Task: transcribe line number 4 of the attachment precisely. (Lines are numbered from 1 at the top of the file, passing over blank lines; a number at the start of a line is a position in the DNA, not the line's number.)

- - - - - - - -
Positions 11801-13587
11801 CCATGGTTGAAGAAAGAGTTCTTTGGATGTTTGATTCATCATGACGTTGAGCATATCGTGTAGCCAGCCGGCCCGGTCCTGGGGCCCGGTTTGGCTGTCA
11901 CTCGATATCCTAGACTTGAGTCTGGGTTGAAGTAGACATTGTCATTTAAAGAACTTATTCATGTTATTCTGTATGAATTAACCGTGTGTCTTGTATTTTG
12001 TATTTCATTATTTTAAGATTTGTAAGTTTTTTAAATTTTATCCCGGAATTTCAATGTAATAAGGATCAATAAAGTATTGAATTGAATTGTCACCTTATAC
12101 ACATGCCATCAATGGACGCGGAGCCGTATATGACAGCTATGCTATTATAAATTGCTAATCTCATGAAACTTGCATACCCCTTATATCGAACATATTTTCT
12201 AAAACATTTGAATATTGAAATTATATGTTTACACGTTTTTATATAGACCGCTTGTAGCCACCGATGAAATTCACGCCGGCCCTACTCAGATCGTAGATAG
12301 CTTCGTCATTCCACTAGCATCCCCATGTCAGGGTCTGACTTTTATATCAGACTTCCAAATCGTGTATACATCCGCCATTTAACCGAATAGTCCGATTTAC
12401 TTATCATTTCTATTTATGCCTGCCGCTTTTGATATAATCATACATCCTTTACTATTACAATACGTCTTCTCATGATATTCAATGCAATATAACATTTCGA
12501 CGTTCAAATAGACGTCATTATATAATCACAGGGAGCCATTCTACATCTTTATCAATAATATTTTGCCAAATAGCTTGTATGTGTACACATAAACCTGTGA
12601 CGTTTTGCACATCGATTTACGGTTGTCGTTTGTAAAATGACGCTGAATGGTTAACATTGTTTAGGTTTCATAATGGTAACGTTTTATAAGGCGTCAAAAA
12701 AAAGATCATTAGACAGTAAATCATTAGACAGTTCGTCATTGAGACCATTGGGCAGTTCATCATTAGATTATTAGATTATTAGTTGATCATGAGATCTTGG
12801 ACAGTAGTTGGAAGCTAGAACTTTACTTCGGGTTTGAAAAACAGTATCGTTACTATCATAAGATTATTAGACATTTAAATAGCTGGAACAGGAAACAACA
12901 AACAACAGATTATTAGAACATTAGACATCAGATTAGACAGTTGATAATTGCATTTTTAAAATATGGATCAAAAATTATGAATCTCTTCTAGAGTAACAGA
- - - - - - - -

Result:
12001 TATTTCATTATTTTAAGATTTGTAAGTTTTTTAAATTTTATCCCGGAATTTCAATGTAATAAGGATCAATAAAGTATTGAATTGAATTGTCACCTTATAC